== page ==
On top of the trends in affiliation are trends in what religion is like for those remaining affiliated. You have made the argument that religious disaffiliation is overstated by changes in denomination. I think there is also an argument that religious affiliation from a belief point of view is understated because it doesn’t account for changing beliefs and practices within denominations. Fundamentalists would argue for example that the LDS church is a disaffiliation from 19th century mormonism and it would seem to me that is correct in many ways.

    I think one of the most interesting trends in religion in the USA will be the effect of globalization. Both in terms of more Hindu, Muslim and atheist immigration and the adaptation of the international power structure to a post post-Christian structure. World culture will be adapting to more Chinese, Russian, Muslim influences with unpredictable effects. Did Russian influence cause more religious cultural affiliation in conservative parts of the country? Does Asian influence in the western coastal states contribute to a post-christian culture?
    It will take centuries to find out.

  5. Martin, I agree that even Downing sees religious upbringing as a larger effect than the internet. (25% vs. 20%)

    The typical argument by critics is that information is the key driver of people leaving Mormonism. Further they often argue that Mormonism is more susceptible to this due to our history. I just don’t see the data supporting this. It’s a thesis from anecdote relatively unsupported. (I’ll do a subsequent post later this week using some of Jana Reiss’ data)

    All that said, critics are right that the rise of the Nones hasn’t been that slow. In the space of about 25 years there’s really been a very huge swing. Although I do think it tends to primarily affect young generations. So Gen-X was first really affected in the 90’s. Then each generation after has become much more secular. I’m not sure that generational aspect suggests the problem being information. Rather this seems due to that religious upbringing effect you mentioned as it compounds with each generation.

    Further among Christians, Mormons seem to be doing fairly well in terms of retention of those raised in the faith with our retention being between 65% – 70%. Typically we’re nearly on par with Evangelicals, far ahead of all other large Christian movements, and surpassed only by more ethnic faiths where there’s an obvious strong social component beyond the religious component.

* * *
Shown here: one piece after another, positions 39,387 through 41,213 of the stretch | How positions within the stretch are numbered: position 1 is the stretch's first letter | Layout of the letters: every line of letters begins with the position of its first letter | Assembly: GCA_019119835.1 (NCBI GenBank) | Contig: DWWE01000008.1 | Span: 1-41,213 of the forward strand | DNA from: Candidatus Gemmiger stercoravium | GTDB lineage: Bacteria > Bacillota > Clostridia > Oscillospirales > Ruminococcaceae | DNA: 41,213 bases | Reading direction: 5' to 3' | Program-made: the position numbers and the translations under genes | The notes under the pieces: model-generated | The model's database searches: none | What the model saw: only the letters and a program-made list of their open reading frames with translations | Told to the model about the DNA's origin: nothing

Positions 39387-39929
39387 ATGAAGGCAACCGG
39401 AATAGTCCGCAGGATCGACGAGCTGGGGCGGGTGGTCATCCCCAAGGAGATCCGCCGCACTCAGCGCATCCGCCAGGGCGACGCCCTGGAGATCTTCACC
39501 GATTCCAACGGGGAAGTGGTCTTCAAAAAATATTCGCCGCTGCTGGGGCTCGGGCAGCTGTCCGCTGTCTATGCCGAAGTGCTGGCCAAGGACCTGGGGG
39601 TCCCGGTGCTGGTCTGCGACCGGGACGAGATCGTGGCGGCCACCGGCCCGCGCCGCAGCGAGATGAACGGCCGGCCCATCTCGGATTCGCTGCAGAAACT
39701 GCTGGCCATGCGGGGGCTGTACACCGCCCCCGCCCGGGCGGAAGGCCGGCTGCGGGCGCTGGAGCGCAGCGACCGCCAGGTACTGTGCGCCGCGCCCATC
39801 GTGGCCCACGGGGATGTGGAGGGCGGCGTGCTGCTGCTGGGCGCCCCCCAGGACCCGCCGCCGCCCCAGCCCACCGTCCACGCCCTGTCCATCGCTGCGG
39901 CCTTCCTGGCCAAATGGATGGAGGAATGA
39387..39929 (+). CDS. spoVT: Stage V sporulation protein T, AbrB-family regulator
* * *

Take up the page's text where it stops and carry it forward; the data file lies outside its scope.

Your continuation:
While fertility explains some of this, as does immigration which the last decade has trended towards having more and more non-Christians (and obviously non-Mormons), I tend to see that as having a more minor effect.

    As I’ve mentioned, the trend in at least its initial phase was much more a nominalist change. People loosely connected to religion just stopped identifying with it. That’s changed somewhat of late.

    Your point about fertility still is worth pursuing. Since the great recession Utah fertility dropped quite a bit. It appears that birth rates are only recently starting to rebound nationally. (At least according to some reports) I’m curious as to how that affects Mormons. We don’t have recent data on that. Using Utah as a proxy is dangerous for various reasons (it’s becoming less Mormon given immigration trends) however the fertility rate continues to drop in Utah, perhaps reflecting Mormon trends as well.

  6. The “information” is largely incidental. What’s happening is primarily social. Members who don’t feel like they are getting all that they should be getting within the church seek to supplement it. This leads to group formation (e.g., through Facebook, the Bloggernacle, podcasts, MI/FairMormon/Interpreter, etc.), which almost inevitably encourages fragmentation and drift. If “information” were primary, we’d see people surfing the Internet, shouting, “OMG, SEER STONES! POLYANDRY!” and going immediately inactive. That may happen, here and there. But, more commonly, we see pockets of people chattering about church-related issues across a wide, self-segregating attitudinal spectrum. Some disaffiliate, formally or informally; but, even then, many remain in orbit around the church and the issues that pulled them from it, participants in an alternate/eccentric virtual “congregation.”